Two riders fail dope test on eve of 100th Giro d’Italia

Stefano Pirazzi (left) and Nicola Ruffoni of Bardiani-CSF. Photos: Sunada Yuzuru Sunada

Stefano Pirazzi and Nicola Ruffoni of Bardiani-CSF test positive for growth hormone

On the eve of the 100th Giro d’Italia, two cyclists from professional continental team Bardiani-CSF failed an anti-doping test. La Gazzetta dello Sport reported the doping positives this evening, 12 hours before the race pushes off from Alghero, Sardinia.

Stefano Pirazzi and Nicola Ruffoni, two cyclists in Bardiani’s nine-man team, tested positive ahead of the three-week race.

“We will release a statement soon,” a team spokesperson told Cycling Weekly this evening.

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The team would need to start with only seven men as it is too late to replace them on its roster. It was one of four wildcard invitations for the 2017 Giro d’Italia and one of two Italian teams.

The cycling federation, the UCI, confirmed it was a type of growth hormone via e-mail.

The UCI said it “notified Italian riders Nicola Ruffoni and Stefano Pirazzi of an Adverse Analytical Finding (AAF) of GH-Releasing Peptides (GHRPs) in samples collected in the scope of out-of-competition controls on 25 and 26 April 2017 respectively.”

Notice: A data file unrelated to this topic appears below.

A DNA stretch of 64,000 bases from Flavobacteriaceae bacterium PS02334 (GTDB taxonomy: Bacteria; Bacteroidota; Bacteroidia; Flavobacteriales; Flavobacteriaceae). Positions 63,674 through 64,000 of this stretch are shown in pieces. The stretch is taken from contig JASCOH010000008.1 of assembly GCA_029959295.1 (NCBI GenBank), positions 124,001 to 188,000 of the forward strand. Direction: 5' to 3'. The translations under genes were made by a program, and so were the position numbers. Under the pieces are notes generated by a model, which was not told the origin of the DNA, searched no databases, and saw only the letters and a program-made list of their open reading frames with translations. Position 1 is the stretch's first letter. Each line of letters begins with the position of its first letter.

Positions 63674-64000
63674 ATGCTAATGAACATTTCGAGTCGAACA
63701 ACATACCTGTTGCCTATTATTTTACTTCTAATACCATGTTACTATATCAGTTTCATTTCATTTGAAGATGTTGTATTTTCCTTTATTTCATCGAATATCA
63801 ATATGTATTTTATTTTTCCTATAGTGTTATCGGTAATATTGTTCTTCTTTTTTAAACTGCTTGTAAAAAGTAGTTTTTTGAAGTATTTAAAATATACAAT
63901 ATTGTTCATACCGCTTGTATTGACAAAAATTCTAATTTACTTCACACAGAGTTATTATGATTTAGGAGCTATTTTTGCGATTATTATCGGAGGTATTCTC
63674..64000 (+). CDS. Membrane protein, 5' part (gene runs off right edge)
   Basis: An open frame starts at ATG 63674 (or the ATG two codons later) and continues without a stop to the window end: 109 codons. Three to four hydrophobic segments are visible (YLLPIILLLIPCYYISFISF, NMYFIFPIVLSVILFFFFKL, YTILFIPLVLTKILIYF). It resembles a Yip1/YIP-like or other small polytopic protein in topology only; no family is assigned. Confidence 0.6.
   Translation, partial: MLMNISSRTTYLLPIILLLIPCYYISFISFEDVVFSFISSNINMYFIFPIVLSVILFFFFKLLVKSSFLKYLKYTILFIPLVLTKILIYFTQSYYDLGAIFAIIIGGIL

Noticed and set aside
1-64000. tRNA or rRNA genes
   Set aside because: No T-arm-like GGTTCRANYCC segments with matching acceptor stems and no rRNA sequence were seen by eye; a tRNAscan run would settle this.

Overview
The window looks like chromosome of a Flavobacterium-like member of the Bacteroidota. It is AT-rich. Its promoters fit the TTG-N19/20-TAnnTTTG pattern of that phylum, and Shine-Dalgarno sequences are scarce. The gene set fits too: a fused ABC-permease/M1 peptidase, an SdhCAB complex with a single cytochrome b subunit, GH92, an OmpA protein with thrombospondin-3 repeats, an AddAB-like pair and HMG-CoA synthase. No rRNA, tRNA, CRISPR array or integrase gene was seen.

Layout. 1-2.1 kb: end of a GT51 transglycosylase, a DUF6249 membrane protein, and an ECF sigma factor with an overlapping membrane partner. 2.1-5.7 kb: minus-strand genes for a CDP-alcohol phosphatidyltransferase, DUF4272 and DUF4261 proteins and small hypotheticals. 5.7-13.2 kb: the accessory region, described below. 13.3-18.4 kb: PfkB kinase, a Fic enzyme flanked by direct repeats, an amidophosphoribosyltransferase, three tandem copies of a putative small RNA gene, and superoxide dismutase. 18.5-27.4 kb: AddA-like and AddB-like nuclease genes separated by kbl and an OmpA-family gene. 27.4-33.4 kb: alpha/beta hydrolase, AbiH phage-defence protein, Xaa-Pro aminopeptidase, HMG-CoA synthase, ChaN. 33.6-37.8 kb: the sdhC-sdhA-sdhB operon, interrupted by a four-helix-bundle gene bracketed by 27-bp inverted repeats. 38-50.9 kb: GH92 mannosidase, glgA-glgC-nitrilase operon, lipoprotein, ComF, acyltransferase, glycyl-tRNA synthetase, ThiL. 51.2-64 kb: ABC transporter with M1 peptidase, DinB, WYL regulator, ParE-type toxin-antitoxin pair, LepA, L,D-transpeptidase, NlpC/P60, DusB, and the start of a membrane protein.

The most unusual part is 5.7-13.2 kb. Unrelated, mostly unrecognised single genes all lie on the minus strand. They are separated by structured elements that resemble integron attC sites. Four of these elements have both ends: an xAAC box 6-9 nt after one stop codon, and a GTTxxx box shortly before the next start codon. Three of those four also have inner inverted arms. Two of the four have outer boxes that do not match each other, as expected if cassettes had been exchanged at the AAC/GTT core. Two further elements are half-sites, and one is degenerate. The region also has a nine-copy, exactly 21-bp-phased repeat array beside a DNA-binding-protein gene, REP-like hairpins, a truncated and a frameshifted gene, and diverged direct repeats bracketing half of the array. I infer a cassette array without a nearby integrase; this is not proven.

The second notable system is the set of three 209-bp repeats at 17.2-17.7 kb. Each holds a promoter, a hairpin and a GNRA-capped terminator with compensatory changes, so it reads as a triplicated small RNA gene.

Pirazzi, 30, won the mountains classification in 2013 Giro d’Italia and a stage in the 2014 edition. Ruffoni, 26, has been racing for four years and won two stages in the Tour of Croatia last month ahead of the Giro.

Bardiani develops young riders and is known as the ‘green team’ for its colours and youth programme. It earned the right to race the Giro when it won the Italian Cup classification in 2016. It joined Italian team Wilier-Selle Italia, Poland’s CCC Sprandi Polkowice and Russia’s Gazprom-RusVelo.

The team said if the B samples confirm the positive tests then “it will immediately proceed with layoff, as provided for by internal regulations, signed by each riders at the beginning of the season.”

Bruno and Roberto Reverberi, managers of the team explained, “We’re absolutely shocked by the news. We will wait the results of further analysis and we will reaffirm with determination the intention to protect the values of our sport project.”

The team is due to continue the race. Last year, it won a stage with 21-year-old Giulio Ciccone. Race organiser RCS Sport indicated it could take action.

It said in a statement: “The Giro d’Italia’s race direction and RCS Sport reserves the right to take any appropriate measure to protect the image and the name of the Giro d’Italia.”